The Academy (Ancient Greek: Ἀκαδημία) was founded by Plato in c. 387 BC in Athens. Aristotle studied there for twenty years (367–347 BC) before founding his own school, the Lyceum. The Academy persisted throughout the Hellenistic period as a skeptical school, until coming to an end after the death of Philo of Larissa in 83 BC. The Platonic Academy was destroyed by the Roman dictator Sulla in 86 BC.
Despite the Platonic Academy being destroyed in the first century BC, the philo
The destruction of the Academy seems to have been so severe as to make the reconstruction and re-opening of the Academy impossible. When Antiochus returned to Athens from Alexandria, c. 84 BC, he resumed his teaching but not in the Academy. Cicero, who studied under him in 79/8 BC, refers to Antiochus teaching in a gymnasium called Ptolemy. Cicero describes a visit to the site of the Academy one afternoon, which was "quiet and deserted at that hour of the day".
Despite the Platonic Academy being destroyed in the first century BC, the philosophers continued to teach Platonism in Athens during the Roman era, but it was not until the early 5th century (c. 410) that a revived academy (which had no connection with the original Academy) was established by some leading Neoplatonists. The origins of Neoplatonist teaching in Athens are uncertain, but when Proclus arrived in Athens in the early 430s, he found Plutarch of Athens and his colleague Syrianus teaching in an Academy there. The Neoplatonists in Athens called themselves "successors" (diadochoi, but of Plato) and presented themselves as an uninterrupted tradition reaching back to Plato, but there cannot have actually been any geographical, institutional, economic or personal continuity with the original academy. The school seems to have been a private foundation, conducted in a large house which Proclus eventually inherited from Plutarch and Syrianus. The heads of the Neoplatonic Academy were Plutarch of Athens, Syrianus, Proclus, Marinus, Isidore, and finally Damascius. The Neoplatonic Academy reached its apex under Proclus (died 485). Severianus studied under him.
The last "Greek" philosophers of the revived Neoplatonic Academy in the 6th century were drawn from various parts of the Hellenistic cultural world and suggest the broad syncretism of the common culture (see koine): Five of the seven Academy philosophers mentioned by Agathias were The last "Greek" philosophers of the revived Neoplatonic Academy in the 6th century were drawn from various parts of the Hellenistic cultural world and suggest the broad syncretism of the common culture (see koine): Five of the seven Academy philosophers mentioned by Agathias were Syriac in their cultural origin: Hermias and Diogenes (both from Phoenicia), Isidorus of Gaza, Damascius of Syria, Iamblichus of Coele-Syria and perhaps even Simplicius of Cilicia.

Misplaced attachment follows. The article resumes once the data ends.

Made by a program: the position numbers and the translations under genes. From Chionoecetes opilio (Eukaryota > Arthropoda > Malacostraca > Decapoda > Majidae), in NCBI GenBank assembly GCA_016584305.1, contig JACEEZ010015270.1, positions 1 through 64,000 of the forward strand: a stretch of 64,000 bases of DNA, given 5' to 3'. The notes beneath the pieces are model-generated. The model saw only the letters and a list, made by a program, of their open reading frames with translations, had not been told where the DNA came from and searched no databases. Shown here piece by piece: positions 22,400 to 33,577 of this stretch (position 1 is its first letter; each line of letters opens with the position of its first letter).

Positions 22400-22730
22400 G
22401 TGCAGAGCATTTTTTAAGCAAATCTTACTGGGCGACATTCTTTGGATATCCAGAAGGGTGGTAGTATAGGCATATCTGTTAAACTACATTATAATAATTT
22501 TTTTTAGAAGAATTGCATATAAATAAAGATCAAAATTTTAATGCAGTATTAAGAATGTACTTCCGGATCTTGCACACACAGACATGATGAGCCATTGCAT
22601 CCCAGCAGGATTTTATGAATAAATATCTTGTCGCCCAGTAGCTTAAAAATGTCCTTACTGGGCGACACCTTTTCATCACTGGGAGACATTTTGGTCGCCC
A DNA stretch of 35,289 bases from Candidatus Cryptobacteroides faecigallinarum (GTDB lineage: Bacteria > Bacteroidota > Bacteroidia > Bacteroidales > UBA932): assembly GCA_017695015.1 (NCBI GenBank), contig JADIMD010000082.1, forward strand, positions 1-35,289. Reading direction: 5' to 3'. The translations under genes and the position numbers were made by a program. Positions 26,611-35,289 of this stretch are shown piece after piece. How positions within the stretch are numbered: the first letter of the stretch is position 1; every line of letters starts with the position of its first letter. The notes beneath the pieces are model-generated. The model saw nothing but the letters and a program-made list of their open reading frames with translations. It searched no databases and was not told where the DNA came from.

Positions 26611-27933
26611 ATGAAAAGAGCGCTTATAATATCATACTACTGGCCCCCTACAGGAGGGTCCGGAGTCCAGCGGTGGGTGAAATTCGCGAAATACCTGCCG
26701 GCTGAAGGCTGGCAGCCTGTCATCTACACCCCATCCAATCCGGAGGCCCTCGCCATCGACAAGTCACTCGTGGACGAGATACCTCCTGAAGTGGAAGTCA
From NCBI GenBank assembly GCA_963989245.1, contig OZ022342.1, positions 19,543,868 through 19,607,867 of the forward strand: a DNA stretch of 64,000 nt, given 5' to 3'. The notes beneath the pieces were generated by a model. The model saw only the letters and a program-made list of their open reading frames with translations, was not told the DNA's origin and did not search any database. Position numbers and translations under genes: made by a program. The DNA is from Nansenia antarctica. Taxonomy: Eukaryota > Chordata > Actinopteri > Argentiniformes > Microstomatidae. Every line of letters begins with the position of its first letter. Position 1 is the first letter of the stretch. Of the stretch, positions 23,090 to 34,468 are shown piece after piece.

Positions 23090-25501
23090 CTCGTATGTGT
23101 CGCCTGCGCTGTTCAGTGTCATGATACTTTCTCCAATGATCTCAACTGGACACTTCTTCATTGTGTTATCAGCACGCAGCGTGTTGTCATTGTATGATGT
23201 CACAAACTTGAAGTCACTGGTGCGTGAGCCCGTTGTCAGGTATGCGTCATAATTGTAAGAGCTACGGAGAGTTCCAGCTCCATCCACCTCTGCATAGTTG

In 529 the emperor Justinian ended the funding of the revived Neoplatonic Academy. However, other philosophical schools continued in Constantinople, Antioch, and Alexandria, which were the centres of Justinian's empire.
The last Scholarch of the Neoplatonic Academy was Damascius (d. 540). According to Agathias, its remaining members looked for protection under the rule of Sassanid king Khosrau I in his capital at Ctesiphon, carrying with them precious scrolls of literature and philosophy, and to a lesser degree of science. After a peace treaty between the Persian and the Byzantine empire in 532, their personal security (an early document in the history of freedom of religion) was guaranteed.
It has been speculated that the Neoplatonic Academy did not altogether disappear. After his exile, Simplicius (and perhaps some others) may have travelled to Harran, near Edessa. From there, the students of an Academy-in-exile could have survived into the 9th century, long enough to facilitate an Arabic revival of the Neoplatonist commentary tradition in Baghdad, beginning with the foundation of the House of Wisdom in 832. One of the major centers of learning in the intervening period (6th to 8th centuries) was the Academy of Gundishapur in Sassanid Persia.[clarification needed]